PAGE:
An Immortality of Words: ‘Annamanda’ Published After Author’s Death

AnnamandaCAPE GIRARDEAU, Mo., July 1, 2014 – “Annamanda,” published this month by Southeast Missouri State University Press, is a story of determination, on two levels.

“Annamanda,” a novel by Jo Houser Haring, tells of the determination and courage of a young woman married to a fundamentalist preacher as she and her family cope with the rigors and dangers of settling new territory about the time of the great New Madrid earthquakes of 1811-1812.

But “Annamanda” also is a tale of the determination of Jo Haring’s family to see that the book got published, 21 years after her death. It is her second published novel—”The Founding Father” was published in 1984, and thousands of copies were sold internationally. A collection of her humorous writings, “Notes on the Refrigerator Door,” was published shortly after her death in 1993

“Annamanda” follows a young wife and her husband as they raise their family and survive encounters with wild animals, river ruffians and natural disturbances, especially the massive quakes which tumbled buildings and for a time caused the Mississippi River to run backward. The novel also describes the early frontier’s many differences over religious views.

The book has lots of action but also moments of humor and strong, fascinating characters. Among these is Eremus Lodi, an educated and wealthy early settler whose companion is a freed black man and healer named O’Reilly. And a mysterious, terrifying Beast haunts the settlers.

The book deals with the constant struggle between good and evil, as men like Annamanda’s husband, Cyrus, confront frontier malcontents and evildoers, while Annamanda struggles with her own beliefs and inner demons. In Eremus Lodi, one can find this good/evil struggle embodied in one person.

Jo Haring began writing humorous pieces for The Associated Press. That led to her newspaper column, Pocketful of Wry, and, after she relocated to Tulsa in 1975, to novels. She completed “Annamanda” while coping with leukemia. But after her death from that disease, her agent and potential publishers lost interest. To get it published was a struggle for Jo’s husband, Bob, and son, Robert.

Robert salvaged a manuscript from his mother’s effects after he returned from living for a dozen years in Tennessee. He distributed a few copies to family members and friends. Everybody who read it commented, “This book needs to be published.”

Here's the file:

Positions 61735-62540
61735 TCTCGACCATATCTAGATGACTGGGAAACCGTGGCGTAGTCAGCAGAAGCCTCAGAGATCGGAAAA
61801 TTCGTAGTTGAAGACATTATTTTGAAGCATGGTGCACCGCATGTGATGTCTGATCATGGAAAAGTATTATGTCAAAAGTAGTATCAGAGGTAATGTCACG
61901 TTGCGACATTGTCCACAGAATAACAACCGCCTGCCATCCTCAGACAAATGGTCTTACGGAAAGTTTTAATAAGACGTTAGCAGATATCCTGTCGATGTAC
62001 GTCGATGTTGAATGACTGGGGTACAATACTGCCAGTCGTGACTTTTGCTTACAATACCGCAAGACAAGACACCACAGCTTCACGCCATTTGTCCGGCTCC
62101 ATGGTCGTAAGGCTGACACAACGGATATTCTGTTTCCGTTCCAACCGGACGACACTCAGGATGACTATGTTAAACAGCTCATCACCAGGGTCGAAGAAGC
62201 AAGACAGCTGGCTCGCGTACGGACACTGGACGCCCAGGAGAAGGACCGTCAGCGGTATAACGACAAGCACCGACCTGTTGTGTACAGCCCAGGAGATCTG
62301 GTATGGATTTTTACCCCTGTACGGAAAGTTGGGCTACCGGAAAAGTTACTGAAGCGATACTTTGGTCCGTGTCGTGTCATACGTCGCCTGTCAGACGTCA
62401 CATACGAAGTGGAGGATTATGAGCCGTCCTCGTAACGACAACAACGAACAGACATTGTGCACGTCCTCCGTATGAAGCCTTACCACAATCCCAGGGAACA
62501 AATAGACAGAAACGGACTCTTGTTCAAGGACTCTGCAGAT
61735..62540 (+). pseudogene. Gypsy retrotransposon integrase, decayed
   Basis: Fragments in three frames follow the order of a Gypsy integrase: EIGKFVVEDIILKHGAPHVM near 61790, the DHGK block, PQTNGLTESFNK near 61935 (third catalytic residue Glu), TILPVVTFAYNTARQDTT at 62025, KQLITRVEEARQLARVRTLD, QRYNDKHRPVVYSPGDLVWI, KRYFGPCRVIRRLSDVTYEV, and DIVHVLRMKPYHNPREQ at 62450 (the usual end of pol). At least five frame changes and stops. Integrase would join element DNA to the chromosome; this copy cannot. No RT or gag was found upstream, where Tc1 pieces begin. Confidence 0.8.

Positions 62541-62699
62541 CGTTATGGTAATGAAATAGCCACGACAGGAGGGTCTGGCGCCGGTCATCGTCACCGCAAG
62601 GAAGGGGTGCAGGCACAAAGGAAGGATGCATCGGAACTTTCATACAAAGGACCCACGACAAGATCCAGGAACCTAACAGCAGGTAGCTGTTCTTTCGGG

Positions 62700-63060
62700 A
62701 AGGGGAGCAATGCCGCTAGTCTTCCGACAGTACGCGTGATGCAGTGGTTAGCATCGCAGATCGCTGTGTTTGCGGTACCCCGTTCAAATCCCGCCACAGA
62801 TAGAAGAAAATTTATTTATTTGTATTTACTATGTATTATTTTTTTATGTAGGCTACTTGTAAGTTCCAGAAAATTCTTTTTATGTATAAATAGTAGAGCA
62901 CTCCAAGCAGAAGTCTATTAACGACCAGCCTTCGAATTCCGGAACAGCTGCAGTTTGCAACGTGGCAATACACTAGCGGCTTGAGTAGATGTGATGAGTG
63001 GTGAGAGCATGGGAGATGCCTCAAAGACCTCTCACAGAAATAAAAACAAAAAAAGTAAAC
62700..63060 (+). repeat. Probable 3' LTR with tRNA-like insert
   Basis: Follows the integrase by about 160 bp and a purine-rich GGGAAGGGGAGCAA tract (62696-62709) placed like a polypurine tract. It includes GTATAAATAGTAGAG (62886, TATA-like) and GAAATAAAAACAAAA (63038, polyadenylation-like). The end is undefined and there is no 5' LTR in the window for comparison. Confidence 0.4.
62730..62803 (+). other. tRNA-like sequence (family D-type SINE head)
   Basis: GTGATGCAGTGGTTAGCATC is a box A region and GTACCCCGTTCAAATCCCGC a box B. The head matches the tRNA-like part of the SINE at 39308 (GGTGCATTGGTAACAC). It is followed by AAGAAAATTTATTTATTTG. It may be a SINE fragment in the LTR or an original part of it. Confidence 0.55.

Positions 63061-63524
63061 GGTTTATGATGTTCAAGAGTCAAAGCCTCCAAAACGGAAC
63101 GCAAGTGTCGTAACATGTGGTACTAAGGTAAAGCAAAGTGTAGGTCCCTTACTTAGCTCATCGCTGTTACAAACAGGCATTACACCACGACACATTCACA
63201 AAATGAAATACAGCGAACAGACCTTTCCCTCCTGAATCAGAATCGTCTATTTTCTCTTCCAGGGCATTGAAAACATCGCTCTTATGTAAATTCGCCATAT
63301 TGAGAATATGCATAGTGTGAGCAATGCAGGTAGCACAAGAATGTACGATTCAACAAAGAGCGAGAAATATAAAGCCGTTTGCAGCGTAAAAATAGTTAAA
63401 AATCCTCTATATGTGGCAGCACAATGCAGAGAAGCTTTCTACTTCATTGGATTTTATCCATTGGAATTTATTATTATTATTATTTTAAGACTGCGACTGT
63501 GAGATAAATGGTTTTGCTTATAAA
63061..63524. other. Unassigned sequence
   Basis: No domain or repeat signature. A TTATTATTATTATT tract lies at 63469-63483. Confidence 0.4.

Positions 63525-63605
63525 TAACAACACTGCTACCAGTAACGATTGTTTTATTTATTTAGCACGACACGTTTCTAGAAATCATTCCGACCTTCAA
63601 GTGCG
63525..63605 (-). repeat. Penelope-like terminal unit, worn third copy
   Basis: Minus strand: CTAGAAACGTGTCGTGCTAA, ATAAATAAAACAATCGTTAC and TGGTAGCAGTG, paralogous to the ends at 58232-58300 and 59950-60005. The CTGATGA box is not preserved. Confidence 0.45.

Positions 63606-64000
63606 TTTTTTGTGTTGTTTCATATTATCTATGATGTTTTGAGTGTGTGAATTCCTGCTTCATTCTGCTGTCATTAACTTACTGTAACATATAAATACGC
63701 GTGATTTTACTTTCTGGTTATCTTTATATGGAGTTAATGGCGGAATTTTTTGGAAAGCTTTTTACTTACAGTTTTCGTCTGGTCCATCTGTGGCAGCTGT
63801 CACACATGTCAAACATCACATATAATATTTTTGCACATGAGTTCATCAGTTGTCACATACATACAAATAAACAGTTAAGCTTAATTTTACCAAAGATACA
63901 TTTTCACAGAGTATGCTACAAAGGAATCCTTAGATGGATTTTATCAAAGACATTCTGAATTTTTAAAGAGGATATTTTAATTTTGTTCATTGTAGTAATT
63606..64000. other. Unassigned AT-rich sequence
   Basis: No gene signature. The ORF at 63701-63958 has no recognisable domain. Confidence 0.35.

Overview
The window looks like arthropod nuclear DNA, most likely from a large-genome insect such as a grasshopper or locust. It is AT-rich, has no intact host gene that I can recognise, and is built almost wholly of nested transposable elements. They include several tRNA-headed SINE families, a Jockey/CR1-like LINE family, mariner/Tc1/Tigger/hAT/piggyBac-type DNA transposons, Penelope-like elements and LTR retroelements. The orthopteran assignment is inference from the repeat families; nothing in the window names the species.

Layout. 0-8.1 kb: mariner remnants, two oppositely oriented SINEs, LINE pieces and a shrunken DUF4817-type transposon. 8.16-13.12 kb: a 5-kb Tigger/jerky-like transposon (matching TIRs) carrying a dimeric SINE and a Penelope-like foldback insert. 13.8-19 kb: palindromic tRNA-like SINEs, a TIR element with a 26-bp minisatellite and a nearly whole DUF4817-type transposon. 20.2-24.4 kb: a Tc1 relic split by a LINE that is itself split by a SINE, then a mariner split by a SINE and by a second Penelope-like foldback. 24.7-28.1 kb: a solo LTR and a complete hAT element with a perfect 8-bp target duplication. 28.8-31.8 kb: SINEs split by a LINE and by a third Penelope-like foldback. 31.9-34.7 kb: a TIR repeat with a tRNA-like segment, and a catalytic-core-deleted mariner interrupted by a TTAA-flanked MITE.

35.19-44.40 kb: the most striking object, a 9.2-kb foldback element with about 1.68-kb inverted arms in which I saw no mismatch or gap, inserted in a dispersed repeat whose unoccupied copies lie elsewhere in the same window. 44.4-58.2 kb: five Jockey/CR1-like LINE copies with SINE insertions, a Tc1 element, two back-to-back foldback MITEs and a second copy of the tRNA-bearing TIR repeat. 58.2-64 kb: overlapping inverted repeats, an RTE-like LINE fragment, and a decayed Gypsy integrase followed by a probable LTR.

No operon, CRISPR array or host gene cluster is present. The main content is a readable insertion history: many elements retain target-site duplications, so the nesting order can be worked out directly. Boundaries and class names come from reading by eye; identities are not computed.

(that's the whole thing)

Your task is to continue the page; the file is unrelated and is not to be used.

But conventional publishers refuse manuscripts from deceased authors. So the book languished until Bob heard about a university press that had published a posthumous work by a woman. He found Southeast Missouri State University, a logical location since “Annamanda” takes place in that region. Publisher Susan Swartwout read it and pronounced: “I can’t let this manuscript go.”

Because budgeting is a major concern, she asked if she could hold the manuscript for a while, but she feels “‘Annamanda’ is a great story that needed to be in print. It fits an adult or young-adult audience, has thrilling action and historical veracity, and the characters are so well written you can hear them and you care what happens to them. There are some books that a publisher must take despite a risk, because the world needs the strength in them.”

“Annamanda” was printed in 2014 with an official publication date of June 30.

Frances Powell, an educator in Jacksonville, Fla., pronounced “Annamanda” an “exceptional historical novel” and said Haring did “a wonderful job of researching what life was like in frontier Missouri in the early 1800s, of the basis for all the fiery religious arguments of the time, and of the nation’s greatest earthquake.”

Beth Clary, a writer in Tulsa, Okla., said, “Jo Houser Haring’s ‘Annamanda’ is one brave young woman’s exciting adventure filled with rich historical details about America’s westward expansion. Yet it is much more than that. It is also a story about how our human nature, in the face of the unknown, has always struggled, whether on the American frontier of the 1800s or today, with questions of right and wrong, and good and evil.” She said “‘Annamanda’ presents a complex consideration of good versus evil at many levels” and “brings the terrifying and destructive months-long New Madrid Earthquakes of 1811-1812 off the pages.”

Amanda Meyer, a St. Louis writer and editor, states, “This book has life, love, loss, danger, and mystery. Haring has crafted a wonderful cast of characters–some who are easy to love and others you can’t help but dislike. I have many favorite books, but I have fallen in love with only a few, and ‘Annamanda’ is one of them. It will always hold a place on my shelf and in my heart.”